Sovtek Tung Sol Electro Harmonix Genalex JJ Electronic valves

There are many different types of ECC83  / 12AX7  in the market. There are not only different manufacturers but also different variants such as the 5751, 12AY7. So you might be asking where how can I figure out what the differences are?

I have written a couple of short articles on this subject already and these touched on this topic. This article is an attempt to try and put all the information in one place.

Your amplifier sound obviously is the result of how it was designed, but, other factors come into play.  The pre-amp valves do have an important influence on the amp sound and this is due to the specific valve type and its internal structure.  All these different types are designed to have different gain. The good new is that you have to chance to modify the sound ad find the best fit for your playing style just by selecting the right pre-amp valves.  We can give advice and general guidelines but it comes down to listening in your amp.  It is worth considering  buying two or three types and seeing what you like best.  This is how amp tech’s make your amp sound great. They try out what the best mix of pre-amp valves to get  the sound you need and want.

Lets take a look at some of the different types

Sovtek  makes four different types and these are the 12AX7WA/WB/WC.  Many amp companies use these in their production lines and they get re-branded  with all sorts of different names. These tubes are frequently found as OEM tubes in many different brands of amplifiers. The 12AX7WB has about 6% more gain than the 12AX7WA and a slightly darker sound signature, which is great for smoothing out harsh sounding amplifiers. The 12AX7WC has closely matched sections making it ideal for phase inverter circuits. The 12AX7WA/WB/WC types hold up better than other 12AX7 tubes in cathode follower circuits where the maximum cathode to heater rating of 100 volts is often exceeded.

The Sovtek 12AX7LPS  has a large plate format that gives a large soundstage with a lot of detail. The 12AX7LPS also has a spiral filament for reduction of heater to cathode induced hum in amplifiers with AC powered heaters. This valve has a lot of headroom too so it is good for phase splitter sockets

The Electro-Harmonix 12AX7EH is a high-gain, low noise type with a short plate format for reduction of microphonics in high gain amplifiers. It also features the spiral filament for hum reduction.

The reissue Tung-Sol 12AX7 has the highest gain of all of the 12AX7 types. It has a very full and musical sound signature. This is an excellent valve to improve the sound of bland and thin sounding amplifiers. In my experience it really enriches the mid tones.Tung Sol 12AX7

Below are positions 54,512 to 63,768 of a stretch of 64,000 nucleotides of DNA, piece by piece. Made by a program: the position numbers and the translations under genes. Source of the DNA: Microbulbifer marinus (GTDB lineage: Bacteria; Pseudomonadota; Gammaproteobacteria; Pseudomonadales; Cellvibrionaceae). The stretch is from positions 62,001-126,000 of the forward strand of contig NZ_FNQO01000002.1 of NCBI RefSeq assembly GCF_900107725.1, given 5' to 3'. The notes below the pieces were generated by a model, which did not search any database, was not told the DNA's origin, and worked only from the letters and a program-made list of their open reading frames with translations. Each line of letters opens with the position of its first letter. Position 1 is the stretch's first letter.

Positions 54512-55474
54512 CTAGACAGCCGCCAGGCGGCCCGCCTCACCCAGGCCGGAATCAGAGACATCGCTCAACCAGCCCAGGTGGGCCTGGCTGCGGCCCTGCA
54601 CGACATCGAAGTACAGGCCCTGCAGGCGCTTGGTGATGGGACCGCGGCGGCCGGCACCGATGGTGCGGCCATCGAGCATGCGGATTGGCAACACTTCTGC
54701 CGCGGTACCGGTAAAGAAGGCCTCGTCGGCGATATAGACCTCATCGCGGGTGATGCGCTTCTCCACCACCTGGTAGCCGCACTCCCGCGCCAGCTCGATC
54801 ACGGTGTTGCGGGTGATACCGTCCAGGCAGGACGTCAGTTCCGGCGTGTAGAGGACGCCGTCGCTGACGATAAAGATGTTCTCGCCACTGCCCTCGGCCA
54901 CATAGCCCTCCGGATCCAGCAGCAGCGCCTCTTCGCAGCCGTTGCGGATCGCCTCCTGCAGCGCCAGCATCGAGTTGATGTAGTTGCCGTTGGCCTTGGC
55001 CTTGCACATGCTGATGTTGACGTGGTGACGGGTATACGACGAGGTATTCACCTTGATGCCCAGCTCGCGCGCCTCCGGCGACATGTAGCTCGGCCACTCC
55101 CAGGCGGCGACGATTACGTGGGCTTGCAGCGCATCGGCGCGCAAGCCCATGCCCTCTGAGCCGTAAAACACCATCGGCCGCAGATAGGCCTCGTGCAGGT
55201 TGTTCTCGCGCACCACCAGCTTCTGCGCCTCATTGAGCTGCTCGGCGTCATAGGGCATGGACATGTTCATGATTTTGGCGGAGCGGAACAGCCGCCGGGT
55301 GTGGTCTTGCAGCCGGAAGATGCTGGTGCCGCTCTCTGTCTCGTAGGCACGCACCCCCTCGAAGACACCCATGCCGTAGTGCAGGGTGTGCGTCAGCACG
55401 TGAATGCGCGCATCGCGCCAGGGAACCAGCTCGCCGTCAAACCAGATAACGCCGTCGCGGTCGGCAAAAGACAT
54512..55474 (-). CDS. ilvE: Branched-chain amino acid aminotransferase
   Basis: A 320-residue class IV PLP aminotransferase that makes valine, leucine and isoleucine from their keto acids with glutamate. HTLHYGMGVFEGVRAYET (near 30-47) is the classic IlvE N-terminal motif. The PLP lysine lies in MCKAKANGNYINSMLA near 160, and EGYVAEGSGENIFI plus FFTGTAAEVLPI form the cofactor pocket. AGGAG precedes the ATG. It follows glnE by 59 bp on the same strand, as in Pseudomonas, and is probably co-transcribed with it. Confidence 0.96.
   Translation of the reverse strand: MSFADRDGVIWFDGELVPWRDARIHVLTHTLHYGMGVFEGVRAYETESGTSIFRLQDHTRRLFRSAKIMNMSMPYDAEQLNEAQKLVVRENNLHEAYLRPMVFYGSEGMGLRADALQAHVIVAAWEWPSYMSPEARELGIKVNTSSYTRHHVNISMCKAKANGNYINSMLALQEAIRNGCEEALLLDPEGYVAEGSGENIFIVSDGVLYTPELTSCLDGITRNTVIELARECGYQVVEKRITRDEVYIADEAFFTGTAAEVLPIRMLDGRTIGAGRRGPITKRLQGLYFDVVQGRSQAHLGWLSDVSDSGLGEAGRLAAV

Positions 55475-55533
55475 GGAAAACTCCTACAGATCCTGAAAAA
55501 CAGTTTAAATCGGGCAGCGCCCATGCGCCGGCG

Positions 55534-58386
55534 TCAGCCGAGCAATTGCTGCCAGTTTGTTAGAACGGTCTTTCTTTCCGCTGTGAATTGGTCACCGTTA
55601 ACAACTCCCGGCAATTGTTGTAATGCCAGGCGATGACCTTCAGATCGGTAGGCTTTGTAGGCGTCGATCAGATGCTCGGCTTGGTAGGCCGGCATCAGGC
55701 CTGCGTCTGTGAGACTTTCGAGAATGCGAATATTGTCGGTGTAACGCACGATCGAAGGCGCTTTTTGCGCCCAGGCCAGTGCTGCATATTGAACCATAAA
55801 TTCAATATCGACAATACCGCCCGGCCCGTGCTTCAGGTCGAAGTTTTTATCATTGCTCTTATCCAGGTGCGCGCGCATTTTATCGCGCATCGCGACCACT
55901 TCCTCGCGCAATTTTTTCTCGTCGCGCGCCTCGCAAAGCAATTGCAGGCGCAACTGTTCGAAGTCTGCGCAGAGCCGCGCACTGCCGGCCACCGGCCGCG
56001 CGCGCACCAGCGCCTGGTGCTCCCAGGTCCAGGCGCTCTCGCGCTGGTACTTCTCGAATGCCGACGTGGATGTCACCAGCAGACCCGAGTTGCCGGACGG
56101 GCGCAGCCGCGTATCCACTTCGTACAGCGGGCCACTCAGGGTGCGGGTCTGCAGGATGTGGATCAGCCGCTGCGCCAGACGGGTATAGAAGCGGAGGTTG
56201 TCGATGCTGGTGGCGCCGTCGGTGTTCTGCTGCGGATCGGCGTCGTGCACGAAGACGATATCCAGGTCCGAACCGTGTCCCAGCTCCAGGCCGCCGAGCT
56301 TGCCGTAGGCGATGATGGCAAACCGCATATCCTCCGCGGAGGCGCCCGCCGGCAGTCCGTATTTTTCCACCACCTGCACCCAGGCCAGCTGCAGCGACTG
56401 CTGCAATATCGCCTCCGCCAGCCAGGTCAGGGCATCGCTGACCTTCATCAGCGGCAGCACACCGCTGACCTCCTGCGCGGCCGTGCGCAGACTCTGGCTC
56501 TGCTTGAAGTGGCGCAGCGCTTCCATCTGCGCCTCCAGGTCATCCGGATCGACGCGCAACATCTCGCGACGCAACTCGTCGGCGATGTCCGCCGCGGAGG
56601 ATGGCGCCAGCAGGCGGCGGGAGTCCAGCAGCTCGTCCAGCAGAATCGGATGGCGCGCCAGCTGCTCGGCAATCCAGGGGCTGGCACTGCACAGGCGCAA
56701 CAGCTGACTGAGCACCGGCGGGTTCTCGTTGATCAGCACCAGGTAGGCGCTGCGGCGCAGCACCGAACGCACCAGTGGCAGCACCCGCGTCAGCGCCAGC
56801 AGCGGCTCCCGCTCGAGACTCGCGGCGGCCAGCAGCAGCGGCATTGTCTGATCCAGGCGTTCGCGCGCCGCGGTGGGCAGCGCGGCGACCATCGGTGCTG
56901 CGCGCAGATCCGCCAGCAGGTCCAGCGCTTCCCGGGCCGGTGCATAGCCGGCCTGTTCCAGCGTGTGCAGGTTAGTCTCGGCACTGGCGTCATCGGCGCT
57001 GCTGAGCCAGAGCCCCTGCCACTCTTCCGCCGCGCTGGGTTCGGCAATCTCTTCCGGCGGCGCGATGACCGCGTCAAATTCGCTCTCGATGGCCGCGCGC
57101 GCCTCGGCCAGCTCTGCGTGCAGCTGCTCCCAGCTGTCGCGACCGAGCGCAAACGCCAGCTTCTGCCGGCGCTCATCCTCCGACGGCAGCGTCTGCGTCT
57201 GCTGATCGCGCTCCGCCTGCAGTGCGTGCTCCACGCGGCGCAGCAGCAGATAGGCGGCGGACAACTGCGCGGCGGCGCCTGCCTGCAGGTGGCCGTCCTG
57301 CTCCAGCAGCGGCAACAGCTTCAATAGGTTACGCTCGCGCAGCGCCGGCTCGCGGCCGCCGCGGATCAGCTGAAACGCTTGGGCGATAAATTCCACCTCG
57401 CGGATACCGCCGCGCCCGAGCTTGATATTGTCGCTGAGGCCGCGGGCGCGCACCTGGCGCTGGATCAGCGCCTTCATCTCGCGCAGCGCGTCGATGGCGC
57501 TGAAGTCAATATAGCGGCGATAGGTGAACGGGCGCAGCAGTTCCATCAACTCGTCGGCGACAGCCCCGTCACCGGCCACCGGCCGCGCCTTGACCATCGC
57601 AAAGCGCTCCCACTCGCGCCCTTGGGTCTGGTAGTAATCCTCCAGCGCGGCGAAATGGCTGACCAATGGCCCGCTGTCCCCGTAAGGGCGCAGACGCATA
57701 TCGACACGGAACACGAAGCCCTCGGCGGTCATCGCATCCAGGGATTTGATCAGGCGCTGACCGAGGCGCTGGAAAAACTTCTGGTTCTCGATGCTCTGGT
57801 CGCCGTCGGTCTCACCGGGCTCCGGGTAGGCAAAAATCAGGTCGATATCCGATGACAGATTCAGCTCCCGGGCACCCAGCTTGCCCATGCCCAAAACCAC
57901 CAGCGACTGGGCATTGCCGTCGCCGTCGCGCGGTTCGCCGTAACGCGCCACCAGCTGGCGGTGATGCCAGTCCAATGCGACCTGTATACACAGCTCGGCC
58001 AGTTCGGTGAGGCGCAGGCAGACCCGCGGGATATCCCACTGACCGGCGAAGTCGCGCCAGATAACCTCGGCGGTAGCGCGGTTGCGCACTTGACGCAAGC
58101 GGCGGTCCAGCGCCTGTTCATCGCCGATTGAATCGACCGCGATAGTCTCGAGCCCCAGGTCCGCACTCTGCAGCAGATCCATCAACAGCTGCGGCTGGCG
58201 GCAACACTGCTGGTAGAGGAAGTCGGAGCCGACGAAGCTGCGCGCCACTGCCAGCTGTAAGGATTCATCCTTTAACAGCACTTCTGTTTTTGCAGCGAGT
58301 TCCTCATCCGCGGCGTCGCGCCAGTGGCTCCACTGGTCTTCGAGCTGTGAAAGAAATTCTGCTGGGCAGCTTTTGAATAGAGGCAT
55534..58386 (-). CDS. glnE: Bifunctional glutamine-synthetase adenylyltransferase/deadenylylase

The ECC83S (12AX7) from JJ is a very low noise.  It is a high gain valve and has short plates.

The JJ ECC803S is a large plate version and has a richer mid and bass tone

The  5751 is a special version with 70% of the gain of a normal 12AX7. This valve has low microphonics and is useful for lowering the gain of an amplifier to provide a clean tone.  A useful valve to calm down amps such as the Fender Hot Rod Delux where the volume control is ” all or nothing ” with an all 12AX7 line-up

The 12AY7/6072A is another valve  that is useful in lowering the gain of an amplifier. It has 44% of the gain of a 12AX7 with a higher transconductance making it more touch sensitive. 12AY7 tubes were frequently used as the first preamp tube in most Tweed-Era Fender amplifiers.

The most exclusive ECC83 12AX7 type is the Genalex Gold Lion ECC83. The Original Genalex Gold Lion ECC83/B759 tubes are considered among the best ECC83 / 12AX7 types ever made. . They exhibit a large detailed soundstage that is sought after by discerning audiophiles who demand the highest quality sound. This valve successfully re-creates the sonic qualities of the original using the design methodolies of the original Marconi-Osram design.

Genalex 12AX7 the best quality 12AX7

Finally,  it is worth mentioning that you might read on some forums that you can reduce the gain of your amp by swapping out the ECC83/12AX7 for an ECC81/12AT7.  The 12AT7 type has 10 times the anode current of a 12AX7 and so the voltage drop across the anode resistors is 10 times more resulting in the 12AT7 being starved of volts. You will end end up with a rotten sounding amp unless by chance it happens to work and even then it will sound much worse than fitting a 5751.

We also sell a good number of these in multi packs to save your hard earned cash

There is a lot choice and hopefully this helps you out.  GO check out the links on this page and read more.

We are always happy to give advice so email or call us !

 

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